Monday, February 21, 2005

Dry Tortugas Trips

Well, the busy season is here. For anyone who is thinking that they would like to visit the Dry Tortugas National Park and Fort Jefferson, you will need to make advanced reservations. Both the Dry Tortugas seaplane, and the Dry Tortugas ferry sell out at least days in advance.
Remember, the seaplane trips can be half day or full day. Most people opt for the half day at $179. The full day is $305. Includes gear and beverages. Meals are not included on the plane.
The ferry, on the other hand, is a full day trip and does include meals. A continental spread for breakfast and a beach-side picnic at lunch are provided on the ferry trips. The food is good, the trip wonderful, and the experience overall is out-island heaven.
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Key West Golf

For golfers, information about the Key West golf course is now available. Tee-times, directions, and other particulars about the course are available. But, even more valuable (especially when it's time to play) is the tips and secrets to playing the Key West Golf Club.
This par 70, eighteen hole course, features the unusual mangrove hole. This is a par three over a stand of mangroves. The green is completely invisible from the tee box, and the only clue to it's position is the extra-long flagstick.
It's a course that can be a lot of fun. It is pricey, but then again, what isn't in Key West these day.
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Key West Fishing

Well, the first big change has occured at the Key West Kayak Fishing & Eco-Tours site, Key West Fishing. Now the site has a whole new look and feel. Instead of being just a way to find out about the kayak fishing trips, the site is growing to become a resource about fishing in general in the Keys.
Key West flats fishing, Key West deep sea fishing, and Key West fishing charter pages have been roughly sketched out and will be added to. I hope to have information about species of fish: bonefish, tarpon, marlin, and everything in between. From tackle to technique, the site will discuss all aspects of Key West fishing. Local charter boats will be invited to contribute fishing reports as well. I'll bring on-board a bunch of charter boats, some from each discipline of fishing, to be featured. I especially want those local guides who are excellent and experienced, but have limited web presence.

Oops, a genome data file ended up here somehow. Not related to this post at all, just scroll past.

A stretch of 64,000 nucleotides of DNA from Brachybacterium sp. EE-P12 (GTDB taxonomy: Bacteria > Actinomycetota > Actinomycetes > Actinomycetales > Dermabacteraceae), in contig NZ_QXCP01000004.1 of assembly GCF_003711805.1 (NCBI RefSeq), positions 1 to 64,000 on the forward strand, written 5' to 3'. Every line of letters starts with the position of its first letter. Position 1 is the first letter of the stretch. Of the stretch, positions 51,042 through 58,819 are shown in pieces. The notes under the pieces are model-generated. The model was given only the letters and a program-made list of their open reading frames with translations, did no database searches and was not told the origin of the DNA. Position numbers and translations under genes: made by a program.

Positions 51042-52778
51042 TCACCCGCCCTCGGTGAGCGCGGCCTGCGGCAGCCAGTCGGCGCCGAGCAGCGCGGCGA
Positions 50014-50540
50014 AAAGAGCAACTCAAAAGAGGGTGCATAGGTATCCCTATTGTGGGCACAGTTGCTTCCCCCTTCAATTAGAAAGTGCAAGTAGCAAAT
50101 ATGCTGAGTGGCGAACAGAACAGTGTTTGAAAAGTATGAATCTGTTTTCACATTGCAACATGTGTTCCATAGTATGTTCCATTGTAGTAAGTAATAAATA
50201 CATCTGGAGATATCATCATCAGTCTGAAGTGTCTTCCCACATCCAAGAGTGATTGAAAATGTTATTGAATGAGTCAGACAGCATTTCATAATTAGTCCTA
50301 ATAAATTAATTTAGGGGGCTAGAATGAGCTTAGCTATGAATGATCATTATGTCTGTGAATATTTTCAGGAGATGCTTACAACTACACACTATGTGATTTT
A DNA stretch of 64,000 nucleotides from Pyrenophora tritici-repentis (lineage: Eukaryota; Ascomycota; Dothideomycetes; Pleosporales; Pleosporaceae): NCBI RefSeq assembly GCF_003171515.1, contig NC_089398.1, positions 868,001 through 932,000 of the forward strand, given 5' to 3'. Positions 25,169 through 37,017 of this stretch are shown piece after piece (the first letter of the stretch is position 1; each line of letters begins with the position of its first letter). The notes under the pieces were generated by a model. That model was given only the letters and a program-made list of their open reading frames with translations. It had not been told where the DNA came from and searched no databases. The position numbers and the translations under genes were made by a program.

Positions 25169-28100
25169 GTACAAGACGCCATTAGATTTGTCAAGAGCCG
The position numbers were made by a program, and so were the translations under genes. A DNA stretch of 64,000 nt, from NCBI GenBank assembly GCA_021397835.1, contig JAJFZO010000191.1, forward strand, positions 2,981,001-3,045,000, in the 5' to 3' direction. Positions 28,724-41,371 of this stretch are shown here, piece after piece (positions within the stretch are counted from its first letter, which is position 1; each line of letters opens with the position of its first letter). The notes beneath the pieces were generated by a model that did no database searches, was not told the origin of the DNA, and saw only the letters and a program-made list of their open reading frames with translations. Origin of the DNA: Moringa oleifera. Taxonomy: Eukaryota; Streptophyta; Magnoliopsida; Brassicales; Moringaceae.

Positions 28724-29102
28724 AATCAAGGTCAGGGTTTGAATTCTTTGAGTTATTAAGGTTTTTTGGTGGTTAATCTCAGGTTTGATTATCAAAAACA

Stay tuned if interested as much more will be added.
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Monday, February 14, 2005

Key West Fishing

Things are changing over at the Key West Kayak Fishing website. The site will be changing it's focus from being a kayak fishing charter to a sort of encyclopedia about fishing in Key West and the Florida Keys. Soon to be added will be extensive sections on all types of fishing trips: Deep Sea, Flats fishing, light tackle fishing, reef fishing, party boat fishing, spearfishing, and of course kayak fishing. I'm going to be really generous with the information. Suggestions and secrets to technique, equipment, and experiences will be included. Let me know if you would like anything else. I'm excited about the new effort, and can't wait to spill the beans. The whole site will also get a new look. Suggestions are welcome. Best Fishes!
Key West Florida
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Monday, February 07, 2005

The Real Estate Monster of Key West

Friends, last night, went on about the state of things in Key West. Change has sped up in a town who's once-most-endearing trait was it's slow pace.